4 Differences Between Split and Packaged HVAC Units

When it’s time for an HVAC system upgrade or replacement, Augusta, Georgia, homeowners should carefully consider which HVAC system will be best for their residences. Two of the most popular central air conditioner or heat pump options are split systems and packaged units, but you might not understand what the difference is between the two. Keep reading to learn how split and packaged HVAC systems differ and which might be the best option for your home.


Most parts of a packaged system are put together at the factory, making their installation faster, easier, and perhaps less costly than that of split systems. Even with a pitched roof, you can have a platform built to support your HVAC system. Ductless systems are ideal for new additions because they let you avoid the expense of adding new ducts and replacing your current system with a larger unit.

In contrast, the installation of a split system is slightly more complicated. A split system must be installed in two separate places and charged with refrigerant. Split systems also need refrigerant lines to connect their components and work properly. These are very common systems with the air handler inside the building and the refrigeration component (compressor) outside.


When it comes to the routine maintenance of your system, getting a split system checked by a professional will usually take a little longer. This is because your technician will be looking at the two different components. In many older homes, the air handler which is the indoor unit is up a ladder in the attic or down in the basement. But here’s the good news: Because some parts of a split system are indoors, they may be less vulnerable than packaged systems to damage and wear and tear from storms, inclement weather, and dirt and debris.

Packaged units are usually more accessible, but that doesn’t always mean maintenance is easy. If the packaged system is located on the roof, accessing the roof to inspect a packaged system or change the air filter could prove a little more difficult, as well.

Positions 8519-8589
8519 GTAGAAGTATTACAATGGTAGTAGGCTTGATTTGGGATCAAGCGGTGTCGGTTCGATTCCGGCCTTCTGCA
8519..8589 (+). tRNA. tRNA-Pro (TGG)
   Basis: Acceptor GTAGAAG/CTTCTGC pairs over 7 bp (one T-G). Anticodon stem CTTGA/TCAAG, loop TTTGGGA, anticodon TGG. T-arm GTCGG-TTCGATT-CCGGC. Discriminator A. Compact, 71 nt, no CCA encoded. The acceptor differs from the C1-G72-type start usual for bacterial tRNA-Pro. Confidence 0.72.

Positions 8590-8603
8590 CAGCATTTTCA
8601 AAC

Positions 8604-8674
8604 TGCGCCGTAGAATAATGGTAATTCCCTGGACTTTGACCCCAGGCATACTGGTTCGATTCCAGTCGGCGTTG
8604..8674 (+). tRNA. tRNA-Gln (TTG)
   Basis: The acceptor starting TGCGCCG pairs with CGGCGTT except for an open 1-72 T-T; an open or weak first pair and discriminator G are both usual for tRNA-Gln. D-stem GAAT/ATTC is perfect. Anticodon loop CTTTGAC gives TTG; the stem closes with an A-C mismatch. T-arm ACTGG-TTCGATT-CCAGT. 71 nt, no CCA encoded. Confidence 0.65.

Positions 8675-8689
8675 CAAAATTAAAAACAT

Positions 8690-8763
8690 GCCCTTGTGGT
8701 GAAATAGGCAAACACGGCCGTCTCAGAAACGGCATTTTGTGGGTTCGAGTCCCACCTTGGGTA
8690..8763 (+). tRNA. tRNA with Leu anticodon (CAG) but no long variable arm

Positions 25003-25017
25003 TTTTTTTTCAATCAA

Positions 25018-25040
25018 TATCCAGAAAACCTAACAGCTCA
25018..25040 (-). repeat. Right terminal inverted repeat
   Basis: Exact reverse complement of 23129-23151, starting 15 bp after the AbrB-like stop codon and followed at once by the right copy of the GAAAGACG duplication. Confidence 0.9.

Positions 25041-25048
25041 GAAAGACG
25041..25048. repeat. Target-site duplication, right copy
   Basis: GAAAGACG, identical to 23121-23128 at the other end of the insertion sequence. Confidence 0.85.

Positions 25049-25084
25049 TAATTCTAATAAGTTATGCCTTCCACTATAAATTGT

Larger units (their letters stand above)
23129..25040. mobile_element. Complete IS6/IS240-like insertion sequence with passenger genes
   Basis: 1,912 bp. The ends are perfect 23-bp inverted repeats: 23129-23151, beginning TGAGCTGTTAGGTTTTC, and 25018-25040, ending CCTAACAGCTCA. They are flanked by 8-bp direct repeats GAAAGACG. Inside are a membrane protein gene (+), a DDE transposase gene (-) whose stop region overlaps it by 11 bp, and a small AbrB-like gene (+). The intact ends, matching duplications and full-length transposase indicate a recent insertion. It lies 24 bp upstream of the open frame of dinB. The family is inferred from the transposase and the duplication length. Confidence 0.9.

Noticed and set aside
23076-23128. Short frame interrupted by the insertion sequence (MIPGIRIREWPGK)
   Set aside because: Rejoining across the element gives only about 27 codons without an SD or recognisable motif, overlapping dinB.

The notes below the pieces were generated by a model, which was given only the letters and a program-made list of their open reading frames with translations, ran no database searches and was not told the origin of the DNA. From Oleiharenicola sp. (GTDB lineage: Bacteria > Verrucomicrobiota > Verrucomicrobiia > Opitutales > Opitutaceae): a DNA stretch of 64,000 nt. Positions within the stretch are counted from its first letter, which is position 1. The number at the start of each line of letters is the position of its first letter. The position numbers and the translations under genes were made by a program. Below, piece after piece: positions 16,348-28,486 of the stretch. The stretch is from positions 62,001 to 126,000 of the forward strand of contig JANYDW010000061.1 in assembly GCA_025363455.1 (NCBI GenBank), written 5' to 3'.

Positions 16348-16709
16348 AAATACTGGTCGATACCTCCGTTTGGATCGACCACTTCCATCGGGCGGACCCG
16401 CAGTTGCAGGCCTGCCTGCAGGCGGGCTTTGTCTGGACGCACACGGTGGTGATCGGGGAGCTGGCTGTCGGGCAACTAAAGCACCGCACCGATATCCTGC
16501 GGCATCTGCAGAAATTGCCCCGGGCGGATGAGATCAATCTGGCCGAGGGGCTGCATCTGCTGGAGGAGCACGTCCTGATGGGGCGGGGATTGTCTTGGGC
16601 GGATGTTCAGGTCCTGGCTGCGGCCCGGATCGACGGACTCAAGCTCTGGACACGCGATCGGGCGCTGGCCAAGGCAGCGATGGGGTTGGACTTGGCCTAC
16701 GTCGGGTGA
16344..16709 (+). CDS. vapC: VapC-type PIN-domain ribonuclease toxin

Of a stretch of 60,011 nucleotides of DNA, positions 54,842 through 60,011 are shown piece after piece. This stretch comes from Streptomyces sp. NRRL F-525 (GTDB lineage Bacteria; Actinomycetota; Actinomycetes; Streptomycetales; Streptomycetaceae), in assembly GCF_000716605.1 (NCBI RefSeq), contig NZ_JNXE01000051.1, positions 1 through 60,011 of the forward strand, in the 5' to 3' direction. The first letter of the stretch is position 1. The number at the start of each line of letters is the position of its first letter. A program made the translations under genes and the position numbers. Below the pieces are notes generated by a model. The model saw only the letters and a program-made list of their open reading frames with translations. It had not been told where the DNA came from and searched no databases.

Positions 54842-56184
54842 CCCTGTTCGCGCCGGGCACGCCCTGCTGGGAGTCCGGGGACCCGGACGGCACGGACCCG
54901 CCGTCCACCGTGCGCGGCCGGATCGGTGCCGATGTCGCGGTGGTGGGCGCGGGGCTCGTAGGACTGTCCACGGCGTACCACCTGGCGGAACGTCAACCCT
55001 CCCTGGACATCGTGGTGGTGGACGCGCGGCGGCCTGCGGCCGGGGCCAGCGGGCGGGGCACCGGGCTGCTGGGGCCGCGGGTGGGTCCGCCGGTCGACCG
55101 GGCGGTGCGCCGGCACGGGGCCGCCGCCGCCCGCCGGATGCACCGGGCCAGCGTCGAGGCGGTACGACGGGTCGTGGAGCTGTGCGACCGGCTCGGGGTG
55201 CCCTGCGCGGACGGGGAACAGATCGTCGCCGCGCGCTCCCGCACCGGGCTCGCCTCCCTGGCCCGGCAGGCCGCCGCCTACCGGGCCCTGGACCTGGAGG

You can protect both types of systems by keeping all outdoor components clear of debris, like grass clippings or leaves.

Space Requirements

A split system has a metal cabinet with the condenser and compressor outdoors, usually on a nearby concrete platform. It also has an indoor air handler that contains a fan and an evaporator coil. In contrast, a packaged unit has just one cabinet for the evaporator coil, condenser, compressor, and most other parts.

With a packaged system, you can use the space that would be needed for an indoor air handler with a split system for extra storage. Packaged systems are ideal for places without a lot of interior or exterior space — you can even have your system installed on your roof. Many commercial buildings have large, flat roofs, so you won’t see a packaged HVAC system from the ground.

Instead of a single large split system, you can also have more than one packaged system installed in different locations, making your heater and air conditioner less noticeable. You can also easily hide systems in your yard with fencing, a trellis with vines, or other landscaping.

Noise Levels

A split system’s indoor unit can make annoying noises, and if it’s malfunctioning, it could be louder. In contrast, a packaged heating and air conditioning system that’s located completely outdoors shouldn’t make enough noise outside to disturb you inside. With both systems, however, you’ll occasionally hear air moving through the ductwork. If you notice loud banging, screeching, or whistling sounds, you very likely have a ductwork problem.

Doc Savage Heating & Air Conditioning, Inc. is a Trane Comfort Specialist with more than 40 years of HVAC experience. We can help you with selecting, installing, and maintaining a packaged or split system and a variety of other HVAC equipment. For outstanding, friendly customer service and a 100 percent customer satisfaction guarantee, call us anytime at 706-426-9262.

Image provided by Shutterstock

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